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Seminar Calendar
for events the day of Tuesday, April 11, 2006.

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Tuesday, April 11, 2006

1:00 pm in 345 Altgeld Hall,Tuesday, April 11, 2006

Completing Hardy Fields and a Generalization of a Theorem of Borel

Isaac Goldbring (UIUC Math)

Abstract: Hardy fields (at 0+) are ordered differential fields of germs at 0+ of real-valued C^1 functions defined on intervals of the form (0,a) for some real number a. Every Hardy field comes equipped with a valuation and thus we can also consider Hardy fields as valued fields. It is well know that valued fields can be equipped with a valuation topology and that every valued field (K,v) possesses a completion with respect to this valuation topology. I will consider the question of whether this completion, which is a priori just a valued field, can be realized as a Hardy field. I will answer this question affirmatively for the simple case of the Hardy field R(t) and outline the proof. The proof requires two theorems from analysis and in order to answer the question affirmatively for more complicated Hardy fields, one would need generalizations of them to broader contexts. I will present a generalization of one of the theorems, Borel’s theorem on Taylor series, as half of the work necessary to complete the Hardy field R(t^1/d : d=1,2,…). I will define all of the notions involved and the talk should be accessible to anyone with knowledge of undergraduate real analysis.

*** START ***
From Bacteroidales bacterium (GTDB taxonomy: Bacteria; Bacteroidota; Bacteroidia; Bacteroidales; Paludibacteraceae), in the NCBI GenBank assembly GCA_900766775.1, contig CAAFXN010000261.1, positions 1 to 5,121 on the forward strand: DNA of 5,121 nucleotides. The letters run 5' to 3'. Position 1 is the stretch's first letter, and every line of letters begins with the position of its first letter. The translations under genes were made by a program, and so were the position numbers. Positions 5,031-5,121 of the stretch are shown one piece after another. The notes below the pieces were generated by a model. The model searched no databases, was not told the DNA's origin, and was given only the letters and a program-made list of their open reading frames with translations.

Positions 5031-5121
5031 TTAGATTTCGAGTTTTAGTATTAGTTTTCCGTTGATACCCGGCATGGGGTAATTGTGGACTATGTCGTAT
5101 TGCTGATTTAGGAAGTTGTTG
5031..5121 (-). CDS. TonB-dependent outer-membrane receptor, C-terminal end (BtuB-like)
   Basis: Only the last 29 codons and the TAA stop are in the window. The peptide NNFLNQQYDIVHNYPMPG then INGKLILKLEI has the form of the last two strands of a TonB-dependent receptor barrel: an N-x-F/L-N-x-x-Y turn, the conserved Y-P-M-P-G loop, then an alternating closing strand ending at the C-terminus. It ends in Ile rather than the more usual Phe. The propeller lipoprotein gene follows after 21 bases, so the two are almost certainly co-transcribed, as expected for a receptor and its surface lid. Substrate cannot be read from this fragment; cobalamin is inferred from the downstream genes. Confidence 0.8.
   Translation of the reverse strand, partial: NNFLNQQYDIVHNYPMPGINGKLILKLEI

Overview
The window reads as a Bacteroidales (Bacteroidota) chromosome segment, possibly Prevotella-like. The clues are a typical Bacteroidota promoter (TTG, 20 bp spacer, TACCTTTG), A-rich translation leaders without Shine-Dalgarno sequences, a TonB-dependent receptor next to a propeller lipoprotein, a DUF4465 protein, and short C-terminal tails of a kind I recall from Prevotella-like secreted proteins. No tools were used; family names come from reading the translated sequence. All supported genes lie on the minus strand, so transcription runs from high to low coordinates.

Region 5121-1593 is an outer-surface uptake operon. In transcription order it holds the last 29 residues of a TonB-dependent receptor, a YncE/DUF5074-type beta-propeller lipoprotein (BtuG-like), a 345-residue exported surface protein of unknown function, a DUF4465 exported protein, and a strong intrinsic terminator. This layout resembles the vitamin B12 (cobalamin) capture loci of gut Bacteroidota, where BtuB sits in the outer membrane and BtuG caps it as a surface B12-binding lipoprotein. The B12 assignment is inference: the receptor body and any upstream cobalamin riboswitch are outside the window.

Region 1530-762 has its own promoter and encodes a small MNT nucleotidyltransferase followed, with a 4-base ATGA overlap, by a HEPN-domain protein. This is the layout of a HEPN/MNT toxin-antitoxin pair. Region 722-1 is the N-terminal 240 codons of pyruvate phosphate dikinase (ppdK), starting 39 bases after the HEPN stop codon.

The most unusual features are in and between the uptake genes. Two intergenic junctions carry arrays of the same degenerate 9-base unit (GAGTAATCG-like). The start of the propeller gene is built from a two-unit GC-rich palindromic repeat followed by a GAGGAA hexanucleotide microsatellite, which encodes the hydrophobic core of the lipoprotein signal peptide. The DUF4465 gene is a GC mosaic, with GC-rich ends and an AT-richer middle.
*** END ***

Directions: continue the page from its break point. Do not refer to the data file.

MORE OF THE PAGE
1:00 pm in 347 Altgeld Hall,Tuesday, April 11, 2006

KAM Method and Limit Periodic Potential

Prof. Yulia Karpeshina   [email] (Univ. of Alabama at Birmingham)

Abstract: We consider an application of KAM (Kolmogorov-Arnold-Moser) method for spectral investigation of a polyharmonic operator $H=(-\Delta)^l+V(x)$ with a limit-periodic potential $V(x)$ in dimension two. We prove that the spectrum of $H$ contains a semiaxis and there is a family of generalized eigenfunctions at every point of this semiaxis with the following properties. First, the eigenfunctions are close to plane waves $e^{i\langle \vec k,\vec x\rangle }$ at the high energy region. Second, the isoenergetic curves in the space of momenta $\vec k$ corresponding to these eigenfunctions have a form of slightly distortedcircles with holes(Cantor type structure). Joint work with Young-Ran Lee